June 12, 2011
By Bob Burnham
I know this from first hand experience.
It the world of old-time radio, many years ago, it could’ve been something as simple as copies of a hand-typed list of shows available on tape for a negligible cost…snail-mailed.
Today, “simple” doesn’t work and hasn’t worked for a very long time.
People are more sophisticated. If I stop marketing, the business stops. Period. A big slick catalog that cost thousands of dollars to produce doesn’t work either. People throw away catalogs.
If they want to look at a LOT of content, they will go to the website. That’s what I do whenever I need something… ANYTHING!
As far as audio content, they will either stream it or download it for later consumption probably on a portable device. This is how MOST entertainment and music is marketed.
Old-time radio fans, however, ARE different in the traditional sense (at least the hard-core ones, and not the youngest listeners). They still like the physical media. They will still respond to something physical on paper. The newer ones may respond to something e-mailed to them.
CHANGES…FORCED OR NOT
Who writes checks anymore? The people who responded to a PRINTED piece will write checks. Further, almost single-handedly, hearing screaming and yelling, I was able to convert those with large audio cassette collections to the more practical (and cost effective to produce) audio CD while others went directly to the mp3 data disc.
Both formats, however, are now completely obsolete as far as the rest of the world is concerned. An entire collection can now be acquired without waiting for anything in the mail, writing a check, or touching physical media (such as a disc or tape). That entire collection can be played directly on the device that downloaded the audio, moved to another more portable device, or “streamed” to devices in your home. There’s no tape heads to clean, racks of jewel cases to contend with, or bookshelves full of boxes reel to reel tapes….EXCEPT for people like me who are constantly transferring content of older media to digital electronic formats.
AUDIO FROM “SOMEWHERE”
Old-time radio from “The Clouds” is merely another way of saying shows are stored somewhere on the public internet.
One can get anything about anything on the internet. Tens of thousands of full length movies, television shows, music of every imaginable genre are all downloadable sometimes for a fee, but sometimes completely free.
Those of us (who in a previous decade) acquired huge accumulations of old-time radio are trying valiantly to keep up with the rest of the world by copying our old reel to reel tapes to digital formats. None of us will live long enough to complete the task even on an individual basis, but we will get a lot done in the meantime (and I personally will let you know which titles are coming out as they are re-mastered!).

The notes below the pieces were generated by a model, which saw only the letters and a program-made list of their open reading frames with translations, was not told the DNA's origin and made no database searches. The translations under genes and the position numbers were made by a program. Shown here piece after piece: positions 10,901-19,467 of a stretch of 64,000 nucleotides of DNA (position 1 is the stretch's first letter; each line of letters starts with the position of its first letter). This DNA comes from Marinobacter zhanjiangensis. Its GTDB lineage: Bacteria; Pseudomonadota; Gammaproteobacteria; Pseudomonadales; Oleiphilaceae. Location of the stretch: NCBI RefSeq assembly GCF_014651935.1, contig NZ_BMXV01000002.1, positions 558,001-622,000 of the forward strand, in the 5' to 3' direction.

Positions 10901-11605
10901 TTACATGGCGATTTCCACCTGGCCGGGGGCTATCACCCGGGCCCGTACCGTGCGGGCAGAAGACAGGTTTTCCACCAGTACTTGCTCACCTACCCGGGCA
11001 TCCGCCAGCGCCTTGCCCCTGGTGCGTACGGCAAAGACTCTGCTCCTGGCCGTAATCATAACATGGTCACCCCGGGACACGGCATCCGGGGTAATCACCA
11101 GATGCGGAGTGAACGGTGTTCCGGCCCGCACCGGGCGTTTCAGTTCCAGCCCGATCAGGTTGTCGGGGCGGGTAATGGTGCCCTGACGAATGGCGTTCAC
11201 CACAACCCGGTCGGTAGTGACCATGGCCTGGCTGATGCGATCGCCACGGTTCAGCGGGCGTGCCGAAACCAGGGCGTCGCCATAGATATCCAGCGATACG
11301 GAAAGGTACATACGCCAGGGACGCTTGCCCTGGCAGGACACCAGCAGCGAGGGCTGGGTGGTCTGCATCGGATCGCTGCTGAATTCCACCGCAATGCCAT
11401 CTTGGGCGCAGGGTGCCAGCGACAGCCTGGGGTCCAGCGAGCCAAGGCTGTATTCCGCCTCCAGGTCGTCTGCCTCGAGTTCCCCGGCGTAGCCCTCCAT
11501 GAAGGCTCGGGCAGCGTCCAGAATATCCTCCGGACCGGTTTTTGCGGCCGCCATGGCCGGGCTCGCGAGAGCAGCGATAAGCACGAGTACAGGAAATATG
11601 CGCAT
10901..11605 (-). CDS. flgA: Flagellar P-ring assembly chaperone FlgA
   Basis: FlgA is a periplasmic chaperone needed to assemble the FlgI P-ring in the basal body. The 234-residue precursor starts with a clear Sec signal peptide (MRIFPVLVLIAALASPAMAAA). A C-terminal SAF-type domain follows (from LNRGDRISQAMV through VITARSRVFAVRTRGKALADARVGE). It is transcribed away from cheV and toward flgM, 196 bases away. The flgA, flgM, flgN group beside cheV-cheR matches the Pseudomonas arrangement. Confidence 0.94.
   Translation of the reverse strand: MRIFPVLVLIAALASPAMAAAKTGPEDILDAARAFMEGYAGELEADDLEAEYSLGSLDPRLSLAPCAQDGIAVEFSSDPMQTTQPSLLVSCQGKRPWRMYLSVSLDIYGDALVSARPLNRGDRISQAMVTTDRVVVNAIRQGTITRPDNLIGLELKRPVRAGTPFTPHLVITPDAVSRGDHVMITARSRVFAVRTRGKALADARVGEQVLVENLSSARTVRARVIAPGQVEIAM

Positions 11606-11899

We do not, however, have the financial backing of major media or motion picture people financing our efforts. Because of this, it takes longer than some people would prefer. Fortunately, the cost of physical storage devices like hard drives is constantly dropping.
MARKETING STIRS UP INTEREST & DOLLARS
For me, Marketing old-time radio is still my source of financing for that part of my business. It is at the core of what allows me to do what I do. Marketing also takes time, creative energy, and yes, there is a cost involved to marketing itself.
I’ve tried most forms of marketing, and for a niche product (like old-time radio), it’s an aspect you have to keep re-inventing. There is no “tried and true” approach or method in the year 2011. But…the more you keep trying, the greater your chance of success, especially if you land on something that IS successful.
If you stop or give up, or become discouraged too easily, the response WILL stop almost immediately. People don’t really save old mailings nor do they re-visit a spot on the web if you don’t give them a reason to do that.
THE BOTTOM LINE OF MARKETING SUCCESS
Successful marketing is merely offering a product THEY want at a TIME they want it, for a PRICE they’re willing to pay. Of course, the product must be cost effective to produce. They MAY return to you for more only if you delivered a good experience for them.
My “good experience” starts with a good product, developed from a lifetime of collecting old shows from good sources. I use professional-grade hardware, including several custom-built computer workstations. I rely on software from Adobe for both the audio itself and the Creative Suite and FileMaker database software for marketing.
The other part of “good experience” is customer service. Many businesses over-look this crucially important aspect. If one constantly works toward being the best, they develop a good reputation. I am happy to say I’ve managed to achieve a decent reputation.
When friends of mine in the old-time radio business complain business is not what it once was, I’m working on my next promotion and enjoying some success.
Marketing to a business IS a major part of success, but so is ATTITUDE!